News round up: Number of prison babies soars

Number of prison babies soars

The number of children born behind bars has almost doubled since Labour came to power, with new figures showing women prisoners currently giving birth at nearly four a week.

Figures from the Ministry of Justice show that 283 children were born in prisons in England and Wales between April 2005 and July this year, an average of 1.7 a week. But 49 babies were born between April and the beginning of July this year alone, almost four a week, meaning the 2008 total could reach nearly 200 if births continue at the same rate, more than double the 64 prison births recorded in 1995-96 before Labour came to power.

Read more on this story in The Independent

Jack Straw puts victims first and says punishment is main point of prison

Jack Straw, the justice secretary, is to signal a more punitive approach to prisons today by attacking the “criminal justice lobby” for putting the needs of offenders before those of victims.

In a speech on prison policy to the Royal Society of Arts, he is to say it is time to reclaim the “unfashionable” language of punishment and reform and make clear that the justice system is there to serve victims and the law-abiding majority first.
Read more on this story in The Guardian

British evangelicals in child abuse trial

The orphanage, a large brick house in Tirana’s old quarter, promised shelter to the city’s abandoned street children, who came barefoot and clutching siblings in search of a place to rebuild their lives.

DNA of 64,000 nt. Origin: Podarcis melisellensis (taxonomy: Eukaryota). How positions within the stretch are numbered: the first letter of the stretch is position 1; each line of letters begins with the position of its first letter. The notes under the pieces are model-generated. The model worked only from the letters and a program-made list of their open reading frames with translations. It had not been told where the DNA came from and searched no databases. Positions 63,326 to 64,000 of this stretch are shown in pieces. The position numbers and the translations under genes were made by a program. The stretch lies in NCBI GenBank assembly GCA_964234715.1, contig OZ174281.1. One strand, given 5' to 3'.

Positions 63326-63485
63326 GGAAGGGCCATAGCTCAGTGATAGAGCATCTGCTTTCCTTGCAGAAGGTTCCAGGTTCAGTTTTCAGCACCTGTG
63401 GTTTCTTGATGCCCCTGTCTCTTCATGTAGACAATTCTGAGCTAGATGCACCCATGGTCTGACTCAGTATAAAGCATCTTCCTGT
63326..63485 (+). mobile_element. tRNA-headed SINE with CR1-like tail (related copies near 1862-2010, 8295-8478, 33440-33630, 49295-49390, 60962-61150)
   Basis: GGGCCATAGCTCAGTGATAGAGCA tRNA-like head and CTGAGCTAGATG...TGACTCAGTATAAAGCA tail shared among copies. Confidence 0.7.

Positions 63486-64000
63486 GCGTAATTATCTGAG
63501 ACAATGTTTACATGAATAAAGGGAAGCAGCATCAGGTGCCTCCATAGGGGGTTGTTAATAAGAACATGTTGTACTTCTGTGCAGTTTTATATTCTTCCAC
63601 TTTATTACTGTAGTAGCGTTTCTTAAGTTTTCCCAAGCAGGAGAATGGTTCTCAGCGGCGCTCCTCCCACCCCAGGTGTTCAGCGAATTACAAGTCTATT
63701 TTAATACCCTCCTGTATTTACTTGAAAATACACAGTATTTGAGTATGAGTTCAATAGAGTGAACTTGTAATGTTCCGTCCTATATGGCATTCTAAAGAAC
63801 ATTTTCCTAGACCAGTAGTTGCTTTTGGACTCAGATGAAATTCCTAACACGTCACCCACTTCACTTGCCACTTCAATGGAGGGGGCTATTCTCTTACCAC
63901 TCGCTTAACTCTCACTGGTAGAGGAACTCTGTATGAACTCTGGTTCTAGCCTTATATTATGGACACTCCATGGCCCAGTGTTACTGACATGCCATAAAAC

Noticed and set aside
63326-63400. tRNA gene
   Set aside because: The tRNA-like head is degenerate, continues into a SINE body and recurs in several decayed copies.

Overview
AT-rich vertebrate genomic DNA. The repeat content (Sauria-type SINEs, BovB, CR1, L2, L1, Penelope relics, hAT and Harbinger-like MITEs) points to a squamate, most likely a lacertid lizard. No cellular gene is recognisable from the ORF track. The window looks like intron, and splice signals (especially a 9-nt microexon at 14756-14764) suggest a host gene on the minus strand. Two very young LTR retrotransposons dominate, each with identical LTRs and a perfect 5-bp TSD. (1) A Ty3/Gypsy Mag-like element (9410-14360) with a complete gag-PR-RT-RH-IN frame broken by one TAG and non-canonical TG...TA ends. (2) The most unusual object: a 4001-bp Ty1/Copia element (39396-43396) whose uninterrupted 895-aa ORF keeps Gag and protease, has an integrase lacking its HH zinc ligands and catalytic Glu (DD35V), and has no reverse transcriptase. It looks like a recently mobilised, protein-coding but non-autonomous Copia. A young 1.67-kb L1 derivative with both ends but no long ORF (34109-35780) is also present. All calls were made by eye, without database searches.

For five years, dozens of boy and girls passed through the gates of 32 Dervish Hekali Street, run by British missionaries in Albania’s capital.

But what should have been a sanctuary for vulnerable boys and girls became the site of one of eastern Europe’s most shocking child sex abuse scandals. Three evangelical Britons, including the director of the orphanage, David Brown, have been accused of abusing children in their care.

Read more on this story in The Guardian

Education system must tackle disadvantage, says Lammy

There are still too many inequalities in the education system which prevent children from disadvantaged backgrounds from applying to study for a degree, according to the universities minister, David Lammy.

Government, universities and schools need to increase efforts to tackle these inequalities, he will say in a speech today.

Read more on this story in The Guardian

Single parents face seven-year wait for child support

Thousands of single mothers awaiting maintenance payments from absent fathers may have to hold on until 2015 before the successor to the Child Support Agency processes their cases.

Janet Paraskeva, chairwoman of the new Child Maintenance and Enforcement Commission, told The Times that it would be seven years before all 1.2 million cases being managed by the CSA were transferred to the new system and the agency was finally wound up.
Read more on this story in The Times

MPs must rule on assisted suicide

Any reform of the law on assisting suicide is a matter for Parliament, not prosecutors, the Director of Public Prosecutions has told The Times.

Sir Ken Macdonald, QC, said that it would “undermine the rule of law” if he were to say that those who helped loved ones to die could escape prosecution.
Read more on this story in The Times

Older women overtake men in job market

More older women have jobs than ever before, meaning they now outstrip working men of a corresponding age, according to official figures.

Men aged 50 and over suffered badly in the previous two recessions, in the early 1980s and early 1990s. Many older workers in manufacturing industries were forced into early retirement or moved onto incapacity benefit.

Read more on this story in The Financial Times


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